This multi-mountain trek inspires hikers to look beyond Phoenix’s iconic peaks.

One fine fall morning last year, I found myself atop a ridge at South Mountain Park’s Alta Trail after a steep uphill trek that tested both my legs and lung power. The view from the top? Fantastic: desert below, city nearby and the Estrella Mountains in the distance.  

Fueled by trail mix and Gatorade, I hiked up several more summit trails that day, including Holbert Trail at South Mountain Park and Preserve and Lookout Mountain and Shaw Butte at Phoenix Mountains Preserve.

All of this mountain scaling was part of the annual Phoenix Summit Challenge. (more on that later), and, as I pried my feet out of my hiking boots that evening, it dawned on me: When it comes to urban peak-bagging, the iconic pinnacles of Camelback Mountain and Piestewa Peak seem to get all the love.

For years, I joined the masses who meander, march and run up the summit trails at Piestewa Peak and Camelback Mountain — two of the most popular and most recognizable hiking options in Greater Phoenix. Circling their trailhead parking lots on busy weekends, I waited patiently for someone to pull out so I could park, then commenced hiking uphill in a nose-to-tail fashion. Why?

For one, my line of thinking was that a hike is not a “real hike” unless it involves a lung-busting, endorphin-producing climb with a rewarding view at the top. Plus, I had only a fuzzy knowledge of other summit trail options.

Apparently, I am not alone in this rational, especially when it comes to Piestewa and Camelback. Every year about 750,000 people make their way up Camelback Mountain’s two rather difficult summit trails, while Piestewa’s beloved summit trail sees some 350,000 pairs of hiking boots annually.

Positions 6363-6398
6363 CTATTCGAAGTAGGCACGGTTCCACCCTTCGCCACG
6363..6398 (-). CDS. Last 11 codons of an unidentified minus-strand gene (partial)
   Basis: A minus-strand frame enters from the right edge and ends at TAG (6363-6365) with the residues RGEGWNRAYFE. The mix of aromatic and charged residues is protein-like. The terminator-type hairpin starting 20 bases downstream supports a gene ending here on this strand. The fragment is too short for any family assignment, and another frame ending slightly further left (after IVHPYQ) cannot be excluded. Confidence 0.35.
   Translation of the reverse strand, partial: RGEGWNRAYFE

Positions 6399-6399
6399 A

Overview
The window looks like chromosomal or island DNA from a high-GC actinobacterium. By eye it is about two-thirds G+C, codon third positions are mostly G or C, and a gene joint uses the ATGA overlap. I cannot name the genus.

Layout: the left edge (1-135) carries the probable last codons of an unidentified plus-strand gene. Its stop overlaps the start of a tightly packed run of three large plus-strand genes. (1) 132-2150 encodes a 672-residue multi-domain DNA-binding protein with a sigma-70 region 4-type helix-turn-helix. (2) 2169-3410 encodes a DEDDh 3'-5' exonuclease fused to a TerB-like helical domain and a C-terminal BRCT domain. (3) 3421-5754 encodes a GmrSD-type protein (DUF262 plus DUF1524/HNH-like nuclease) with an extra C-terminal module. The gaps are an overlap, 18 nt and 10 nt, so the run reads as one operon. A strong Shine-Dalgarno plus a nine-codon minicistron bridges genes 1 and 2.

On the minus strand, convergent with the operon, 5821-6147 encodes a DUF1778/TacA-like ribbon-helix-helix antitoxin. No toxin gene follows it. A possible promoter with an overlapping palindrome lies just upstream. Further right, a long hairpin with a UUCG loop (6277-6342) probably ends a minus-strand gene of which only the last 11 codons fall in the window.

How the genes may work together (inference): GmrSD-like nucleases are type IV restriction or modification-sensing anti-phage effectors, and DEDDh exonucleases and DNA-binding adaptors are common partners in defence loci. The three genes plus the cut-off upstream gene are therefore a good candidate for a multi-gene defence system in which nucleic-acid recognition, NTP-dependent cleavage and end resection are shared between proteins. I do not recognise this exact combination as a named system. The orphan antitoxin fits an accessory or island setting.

“Everyone always wants to go to the landmarks,” says Claire Miller, the parks and preserve manager for the City of Phoenix Parks and Recreation department. “They see Piestewa and Camelback when they fly in to Phoenix and want to say that they’ve been up those mountains.”

But, Miller adds, those two summits and their trails attract legions of hikers, and the parks and recreation department is trying to fan out folks like me to other trails, other summits.

“We want people to have a more pleasant hiking experience,” Miller says. “There are so many more options besides Piestewa and Camelback.”

Indeed, with more than 40,000 acres of parks and desert mountain preserves in the City of Phoenix, along with some 200 miles of designated trails, there was no need for me to keep conquering those two popular peaks.  

To learn about some of my other options for “real hikes” — in a baptism-by-fire sort of way — I signed up for last year’s Phoenix Summit Challenge. Each November, this one-day event raises funds for trail maintenance and building that puts you out on four, five or seven summit trails. You choose how many summits you want to attempt based on your fitness level.

South Mountain ParkHikers at South Mountain Park and Preserve.

With an early-morning start and maps in hand, your goal is to march up each mountain, get your “passport” stamped and a photo taken at the top to prove you made it, then end up at South Mountain Park for much-deserved beer and dinner. There’s a similar event in January, the National Trail Trek, a 15-mile hike along the ridge at South Mountain Park.

Both events sell out in a nanosecond, but the intention, says Miller, is to acquaint hikers with the city’s other summit trails and preserves, stretching from the venerable South Mountain Park and Preserve (founded in the 1920s) north to the Sonoran Preserve's 36 miles of trails (among the city’s newest).  

It’s working. I’ve expanded my repertoire of summit trails. I like Shaw Butte Trail because part of it is a paved road that winds past the ruins of what was once a swanky hillside restaurant. And, at South Mountain, I like the Holbert Trail, because it rises steeply to Dobbins Lookout, which offers clear views of downtown Phoenix.

“There are plenty of places in the Phoenix preserves where you look around and all you see is desert,” Miller says. “You won’t see buildings or roads. It’s hard to believe you’re in one of the largest cities in the country.”

“But people do like those summit trails,” Miller continues. “They like that uphill fitness, the burn and getting to that vantage point where they get a 360-degree view of the city. They like to say, ‘I conquered the mountain.’”

I’m one of those people. I like that peak experience. But my knowledge of “real hikes” beyond Camelback and Piestewa is no longer fuzzy. Many other Phoenix summits now stand out, in crisp relief, in my hiking memory bank, and I have the Phoenix Summit Challenge to thank for that. I can’t wait to do it again this year.